A widely used family of pesticides may cause bees to lose their homing instincts and hinder the survival of their colonies, European researchers reported Thursday, suggesting that governments should re-examine their use.
A French study used tiny radiotransmitters to track honeybees as they left and returned to their hives and found that many of them failed to return after being exposed to non-lethal amounts of one pesticide.
British researchers, meanwhile, found that bumblebee colonies exposed to common levels of another pesticide from the same family grew more slowly and produced nearly 85% fewer queens than non-exposed colonies, "which clearly could have very strong implications for bumblebee populations in the wild," co-author Dave Goulson said Thursday in Paris.
"I would suggest that there is a need to urgently re-evaluate the use of these pesticides on flowering crops," said Goulson, a biology professor at the University of Stirling in Scotland.
The studies released Thursday are the latest to point to neonicotinoid insecticides, which are often used to treat seeds for cereals and some flowering crops like corn, as a factor in plunging bee populations. The chemicals mimic the effect of the tobacco ingredient nicotine, which is used as a natural insecticide, and pose less risk to humans and other mammals.
Both papers are being published in this week's edition of the peer-reviewed journal Science.
The research is an attempt to understand the phenomenon known as colony collapse disorder, in which beehives fail to survive. Bees pollinate about a third of U.S. food crops, so the sharp die-offs that beekeepers began to report in 2006 pose a high risk to farmers, according to the U.S. Department of Agriculture.
Mikael Henry, a researcher at France's National Institute for Agricultural Research, said honeybees exposed to a non-lethal amount of the pesticide thiamethoxam "had a probability to disappear away from their nests in much greater proportions than non-intoxicated honeybees."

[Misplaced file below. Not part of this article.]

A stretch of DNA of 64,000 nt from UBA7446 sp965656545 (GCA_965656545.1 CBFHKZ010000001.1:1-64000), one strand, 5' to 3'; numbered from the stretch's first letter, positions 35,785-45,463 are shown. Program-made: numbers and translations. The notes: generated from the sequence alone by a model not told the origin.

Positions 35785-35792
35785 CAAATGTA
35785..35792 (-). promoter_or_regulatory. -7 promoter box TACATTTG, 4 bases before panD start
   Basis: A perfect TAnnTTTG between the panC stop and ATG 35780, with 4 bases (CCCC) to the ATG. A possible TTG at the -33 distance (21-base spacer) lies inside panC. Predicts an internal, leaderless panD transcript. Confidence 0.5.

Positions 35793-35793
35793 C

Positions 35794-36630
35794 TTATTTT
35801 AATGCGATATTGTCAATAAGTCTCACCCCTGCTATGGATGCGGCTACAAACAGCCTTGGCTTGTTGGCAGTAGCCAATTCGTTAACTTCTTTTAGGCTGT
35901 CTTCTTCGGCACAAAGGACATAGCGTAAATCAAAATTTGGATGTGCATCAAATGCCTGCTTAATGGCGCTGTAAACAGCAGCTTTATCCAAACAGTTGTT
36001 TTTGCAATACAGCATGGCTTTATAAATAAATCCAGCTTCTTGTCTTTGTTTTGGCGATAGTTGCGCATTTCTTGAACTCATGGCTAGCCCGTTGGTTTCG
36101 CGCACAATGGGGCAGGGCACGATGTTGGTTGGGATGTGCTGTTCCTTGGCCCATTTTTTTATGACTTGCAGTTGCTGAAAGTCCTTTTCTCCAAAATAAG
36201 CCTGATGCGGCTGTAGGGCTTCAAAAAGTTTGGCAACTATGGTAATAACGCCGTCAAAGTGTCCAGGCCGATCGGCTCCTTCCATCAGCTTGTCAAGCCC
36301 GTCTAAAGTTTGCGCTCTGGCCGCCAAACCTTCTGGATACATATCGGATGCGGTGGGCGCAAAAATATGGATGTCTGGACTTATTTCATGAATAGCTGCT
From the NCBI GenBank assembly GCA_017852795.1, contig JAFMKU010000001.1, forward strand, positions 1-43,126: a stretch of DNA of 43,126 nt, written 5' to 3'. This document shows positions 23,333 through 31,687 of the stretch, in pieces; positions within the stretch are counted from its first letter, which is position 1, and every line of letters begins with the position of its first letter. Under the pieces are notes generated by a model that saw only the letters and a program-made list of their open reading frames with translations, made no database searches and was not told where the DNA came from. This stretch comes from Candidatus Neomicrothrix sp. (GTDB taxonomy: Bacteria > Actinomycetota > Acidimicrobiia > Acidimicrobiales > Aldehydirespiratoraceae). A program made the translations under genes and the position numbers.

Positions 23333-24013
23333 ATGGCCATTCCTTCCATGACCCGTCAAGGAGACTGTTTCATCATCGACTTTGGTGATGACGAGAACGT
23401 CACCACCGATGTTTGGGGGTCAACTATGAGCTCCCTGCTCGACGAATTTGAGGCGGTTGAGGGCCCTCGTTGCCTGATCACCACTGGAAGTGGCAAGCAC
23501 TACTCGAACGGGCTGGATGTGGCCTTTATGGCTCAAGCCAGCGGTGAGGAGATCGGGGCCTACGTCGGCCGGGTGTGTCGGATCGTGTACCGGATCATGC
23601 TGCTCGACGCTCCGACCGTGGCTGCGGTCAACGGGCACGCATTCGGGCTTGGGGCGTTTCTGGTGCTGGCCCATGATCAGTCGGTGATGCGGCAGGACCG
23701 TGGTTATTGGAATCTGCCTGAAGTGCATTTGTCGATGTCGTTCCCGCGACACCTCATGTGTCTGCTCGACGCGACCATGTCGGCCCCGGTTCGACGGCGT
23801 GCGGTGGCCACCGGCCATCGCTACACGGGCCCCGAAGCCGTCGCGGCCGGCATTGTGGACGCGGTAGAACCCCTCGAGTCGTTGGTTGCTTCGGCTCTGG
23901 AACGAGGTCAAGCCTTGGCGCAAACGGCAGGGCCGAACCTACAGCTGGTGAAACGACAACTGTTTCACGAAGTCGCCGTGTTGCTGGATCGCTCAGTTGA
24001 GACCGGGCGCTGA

"Honeybees intoxicated with small doses will just get lost and are not able to find their way back home," Henry said. When he and his colleagues used a mathematical model to project the loss rates, they found that colonies would undergo "a marked decline within several weeks," he said.
That leaves the hives vulnerable to collapsing "if there are other stresses in the environment, such as parasites or climate changes or a loss of natural food resources," Henry said.
Thursday’s papers mark the third time research has tied bee deaths to neonicotinoids in the past month. An Italian study published in the American Chemical Society’s journal Environmental Science and Technology suggested that particles thrown off by seed drilling machines can expose bees to high levels of neonicotinoids, while a study led by Indiana’s Purdue University found the insecticides in pollen collected by bees from corn and other plants.
Regulators in France, Germany, Italy and Slovenia have imposed tighter rules on the neonicotinoids in recent years. The USDA and the Environmental Protection Agency say chemical pesticides are one of several possible suspects behind colony collapse disorder, but the EPA says it is in the process of re-evaluating all neonicotinoids.
“We believe that developing revised risk assessment methods will improve our understanding and strengthen the scientific and regulatory process to protect honeybees and other pollinators,” the agency said in a statement to CNN. “EPA is also engaged in national and international efforts to address the potential impact of pesticides on pollinators.”
Thursday’s studies will be part of that review, the EPA said.
Attempts to contact the manufacturers of the two pesticides used in Thursday’s studies - Bayer’s imidacloprid in the British research and Syngenta’s thiamethoxam in the French paper - were unsuccessful Thursday.